The short answer is, a lot. We are actively looking for a wide variety of talented, passionate individuals in the architecture profession, including project architects, business development, marketing, and office management people. What can you expect by joining our team? Let me tell you about my experience with Dreyfuss + Blackford.
Fifteen years ago, I was working for a firm in San Francisco. An opportunity presented itself at D+B and I moved to Sacramento expecting to stay for a year or two before returning to San Francisco; however, living in Sacramento and working at D+B have both turned out to be great experiences.
Now I’m helping the firm expand into the Bay Area, where we have teamed up with MKThink at the historic Roundhouse Building near the Embarcadero. D+B’s practice embraces a broad range of market sectors, including institutional, cultural, civic, corporate offices, commercial interiors, transportation, healthcare, design-build, planning, research and development, workplace, and graphic design, among others (please click through our website to get a full picture). Recently, we completed the transformation of a shuttered public city school into the CLARA Midtown, E. Claire Raley Studios for the Performing Arts, which opened this month. And we’ve been commissioned to renovate the Sacramento Municipal Utility District headquarters, which was among the firm’s earliest projects in 1959.
We’ve also been appointed to design the City of Fairfield’s Transportation Center Expansion, a 1200-parking structure featuring digitized community artwork spanning an enormous, dynamic LED grid mounted on the six-story building; it will be complete next year.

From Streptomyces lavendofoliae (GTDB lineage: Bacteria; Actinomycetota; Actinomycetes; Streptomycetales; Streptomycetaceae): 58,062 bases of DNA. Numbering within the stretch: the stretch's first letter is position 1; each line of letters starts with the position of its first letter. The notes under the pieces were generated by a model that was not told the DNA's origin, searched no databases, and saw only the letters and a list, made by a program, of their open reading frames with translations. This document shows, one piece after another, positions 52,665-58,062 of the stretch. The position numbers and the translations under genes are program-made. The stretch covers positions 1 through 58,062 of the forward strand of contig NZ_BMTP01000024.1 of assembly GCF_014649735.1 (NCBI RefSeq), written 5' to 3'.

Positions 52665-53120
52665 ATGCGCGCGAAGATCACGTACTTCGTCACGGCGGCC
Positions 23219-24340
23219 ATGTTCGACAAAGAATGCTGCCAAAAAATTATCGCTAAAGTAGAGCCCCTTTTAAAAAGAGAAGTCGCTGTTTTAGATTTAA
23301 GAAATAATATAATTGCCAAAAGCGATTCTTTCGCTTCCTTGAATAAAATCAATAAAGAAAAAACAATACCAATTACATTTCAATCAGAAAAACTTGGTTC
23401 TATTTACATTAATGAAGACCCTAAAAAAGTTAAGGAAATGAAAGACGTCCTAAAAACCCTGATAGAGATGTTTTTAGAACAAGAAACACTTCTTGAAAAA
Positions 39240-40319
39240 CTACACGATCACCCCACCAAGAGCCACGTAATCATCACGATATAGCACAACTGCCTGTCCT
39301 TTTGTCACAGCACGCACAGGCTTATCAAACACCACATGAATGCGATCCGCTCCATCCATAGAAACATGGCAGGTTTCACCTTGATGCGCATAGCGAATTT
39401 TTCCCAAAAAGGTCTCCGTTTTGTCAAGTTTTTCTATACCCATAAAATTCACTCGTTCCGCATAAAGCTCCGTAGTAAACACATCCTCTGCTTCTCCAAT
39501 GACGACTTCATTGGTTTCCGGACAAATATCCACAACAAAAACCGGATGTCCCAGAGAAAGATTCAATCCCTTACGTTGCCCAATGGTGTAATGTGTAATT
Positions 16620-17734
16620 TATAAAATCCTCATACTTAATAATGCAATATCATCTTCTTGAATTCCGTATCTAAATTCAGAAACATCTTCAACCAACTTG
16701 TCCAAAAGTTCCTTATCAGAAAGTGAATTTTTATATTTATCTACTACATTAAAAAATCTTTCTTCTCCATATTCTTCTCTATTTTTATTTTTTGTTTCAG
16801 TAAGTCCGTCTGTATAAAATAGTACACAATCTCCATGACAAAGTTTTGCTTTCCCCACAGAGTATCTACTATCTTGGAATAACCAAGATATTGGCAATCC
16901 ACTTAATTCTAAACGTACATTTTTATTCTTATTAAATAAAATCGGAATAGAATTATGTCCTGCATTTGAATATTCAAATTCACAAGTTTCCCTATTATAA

What’s it like to work for D+B? Two things come to mind: 1) it’s a familial setting, relaxed but purposeful and close-knit; 2) the firm doesn’t restrain… just the opposite.
The work ethic here is to go forward. The firm encourages exploration of what might be on the outside of traditional practice. For example, we adopted laser-scanning capabilities as an in-house service and recently employed the technology for the Virtual Art Hotel in Sacramento. The tenement building was slated for demolition; we worked with a local arts organization that mounted a temporary art installation, which we then scanned and continued as an online exhibition for a month.
Kris Barkley, D+B’s design director, and two others from other firms started an event called Architecture Matters. It happens quarterly and has been going on for years. The purpose is to raise public awareness of the value of good design and how good architecture improves the public environment and overall community prosperity.
We’ve also been involved in various architectural events including the Launch festivals in Sacramento and several small gallery installations. These installations ultimately became the temporary pavilions built pro-bono for The Bridge District (TBD) Festival that takes place in West Sacramento.
There is a small firm atmosphere at D+B where everyone is working together, but in fact we are a medium-sized firm. Key words: collaboration and friendly. Fully half of the office is comprised of licensed architects; the majority of the architectural staff is capable of working on their own. The firm enables a lot of autonomy across projects. And we are a flat organization where there is no necessity for a so-called “top-down” leadership style. It’s project-based which lets us be successful in our projects, and not just putting in our time. I think the results speak for themselves.
Overall, there is an openness and a desire among staff, collaborators, and contributors towards ‘how can we do this better’? How can we re-form the things we’re doing and what we’re doing? This is the passion within Dreyfuss + Blackford and how we practice architecture: challenging the expectations to achieve a better result. Feel free to contact me directly: email@example.com.